My Rebel News colleague Lincoln Jay and I embarked on a Jan. 30 mission to the southern border of America, in Texas, following the Supreme Court ruling between Governor Gregg Abbott and the Biden administration. The court ruled that federal agents would be allowed to cut the razor wires installed along the border by Abbott, if necessary. Despite this, the governor has stated that he will continue to protect his border, no matter what.
On the ground, it is alleged that the number of illegal crossings has significantly decreased since Governor Abbott took over the Shelby Park land near the border town of Eagle Pass on January 11, in order to make it as secure as possible. Despite this, miles away from Eagle Pass, there is a small town called Quemado where illegal immigrants are allegedly crossing into the U.S.
During the investigation, the Rebel team on the ground encountered Luis Valderrama, a former border patrol agent, and his nephew Ethan. They led our team to a spot where apparently, thousands of migrants had crossed previously. On the hill, the team caught on camera a boat full of migrants as they crossed over the Rio Grande river from Mexico to Texas. Lincoln and I rushed down the hill to try to interview the migrants.
The migrants freshly out of the high grass told us they were from countries including Honduras, Ecuador, and Mexico. Among them was a 10-year-old boy traveling by himself. "My mother is already dead," he said.
"I don't have anyone to stay with back there [Mexico], so that's why I came [to the U.S.]," said a woman from Honduras explaining the situation she experienced in her country. "Lots of racism, lots of malpractice, so that's why I decided to cross," she added.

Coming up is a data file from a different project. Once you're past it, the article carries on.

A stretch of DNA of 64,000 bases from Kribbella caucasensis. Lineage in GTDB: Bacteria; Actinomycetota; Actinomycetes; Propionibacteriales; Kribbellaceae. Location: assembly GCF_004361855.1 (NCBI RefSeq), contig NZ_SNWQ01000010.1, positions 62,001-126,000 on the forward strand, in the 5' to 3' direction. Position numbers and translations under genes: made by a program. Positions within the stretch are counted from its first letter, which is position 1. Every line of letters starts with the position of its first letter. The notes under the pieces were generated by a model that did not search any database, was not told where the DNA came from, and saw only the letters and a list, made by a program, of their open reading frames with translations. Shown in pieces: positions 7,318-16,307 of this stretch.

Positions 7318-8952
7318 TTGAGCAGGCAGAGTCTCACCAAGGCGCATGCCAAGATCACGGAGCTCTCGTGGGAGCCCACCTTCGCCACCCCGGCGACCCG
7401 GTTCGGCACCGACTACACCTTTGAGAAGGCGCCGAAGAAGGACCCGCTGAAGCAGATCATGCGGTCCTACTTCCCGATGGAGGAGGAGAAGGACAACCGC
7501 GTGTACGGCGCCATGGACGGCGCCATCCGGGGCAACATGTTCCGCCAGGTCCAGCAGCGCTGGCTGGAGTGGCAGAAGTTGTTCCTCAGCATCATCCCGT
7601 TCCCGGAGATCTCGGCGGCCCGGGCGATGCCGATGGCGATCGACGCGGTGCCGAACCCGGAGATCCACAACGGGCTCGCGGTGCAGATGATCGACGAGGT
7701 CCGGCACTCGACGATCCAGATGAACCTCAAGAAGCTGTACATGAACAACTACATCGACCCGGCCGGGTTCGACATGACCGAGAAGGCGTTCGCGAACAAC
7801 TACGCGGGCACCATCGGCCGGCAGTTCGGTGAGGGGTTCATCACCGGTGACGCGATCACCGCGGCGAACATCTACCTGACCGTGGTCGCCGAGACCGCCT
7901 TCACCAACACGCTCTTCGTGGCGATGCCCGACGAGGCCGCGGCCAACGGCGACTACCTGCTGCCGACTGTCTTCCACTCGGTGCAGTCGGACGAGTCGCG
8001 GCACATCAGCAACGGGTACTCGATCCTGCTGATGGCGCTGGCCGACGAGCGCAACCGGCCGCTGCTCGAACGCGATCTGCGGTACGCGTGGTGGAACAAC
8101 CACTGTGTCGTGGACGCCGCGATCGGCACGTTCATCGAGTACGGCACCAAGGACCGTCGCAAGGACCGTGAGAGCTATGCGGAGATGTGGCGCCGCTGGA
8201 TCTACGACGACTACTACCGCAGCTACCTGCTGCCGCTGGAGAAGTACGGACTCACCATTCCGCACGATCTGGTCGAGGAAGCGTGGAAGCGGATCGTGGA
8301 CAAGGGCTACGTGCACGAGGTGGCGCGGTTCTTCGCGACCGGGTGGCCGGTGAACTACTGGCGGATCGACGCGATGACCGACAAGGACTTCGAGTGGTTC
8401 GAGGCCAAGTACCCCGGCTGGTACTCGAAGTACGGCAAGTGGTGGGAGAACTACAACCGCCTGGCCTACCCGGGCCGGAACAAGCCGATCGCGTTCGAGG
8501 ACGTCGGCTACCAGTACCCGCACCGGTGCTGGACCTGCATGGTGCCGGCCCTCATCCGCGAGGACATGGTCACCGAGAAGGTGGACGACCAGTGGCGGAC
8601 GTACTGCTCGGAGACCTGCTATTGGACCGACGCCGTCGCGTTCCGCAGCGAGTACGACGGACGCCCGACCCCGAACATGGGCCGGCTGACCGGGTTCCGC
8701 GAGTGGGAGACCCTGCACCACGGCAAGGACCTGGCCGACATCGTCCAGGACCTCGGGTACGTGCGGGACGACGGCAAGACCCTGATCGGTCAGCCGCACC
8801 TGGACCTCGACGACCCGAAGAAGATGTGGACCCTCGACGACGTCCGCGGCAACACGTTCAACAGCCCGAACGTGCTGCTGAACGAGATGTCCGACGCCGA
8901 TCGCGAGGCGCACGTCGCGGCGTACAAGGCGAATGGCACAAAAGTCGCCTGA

A man from Mexico who tried to pass through the fence when he saw us explained why he had decided to come to the USA. "I come to ask for help with them [other migrants]. I don't have family, but I have problems from where I am from. There is much delinquency, not too long ago the mafia dropped in where we were staying, and to be honest, they extorted everyone."
With them were three young women from Ecuador, two of them carrying babies. One of them mentioned not knowing who the father of her baby was. "No one's running. They just come across with little babies and all that kind of stuff, and Border Patrol's job is just to gather them. I mean, they're not running, they gather them, load them up in their vehicles, take them to the processing centers, and release them," said Valderrama.
The full interview with Luis Valderrama will be released soon, and you don’t want to miss it. Go to TexasBorderReports.com and stay tuned.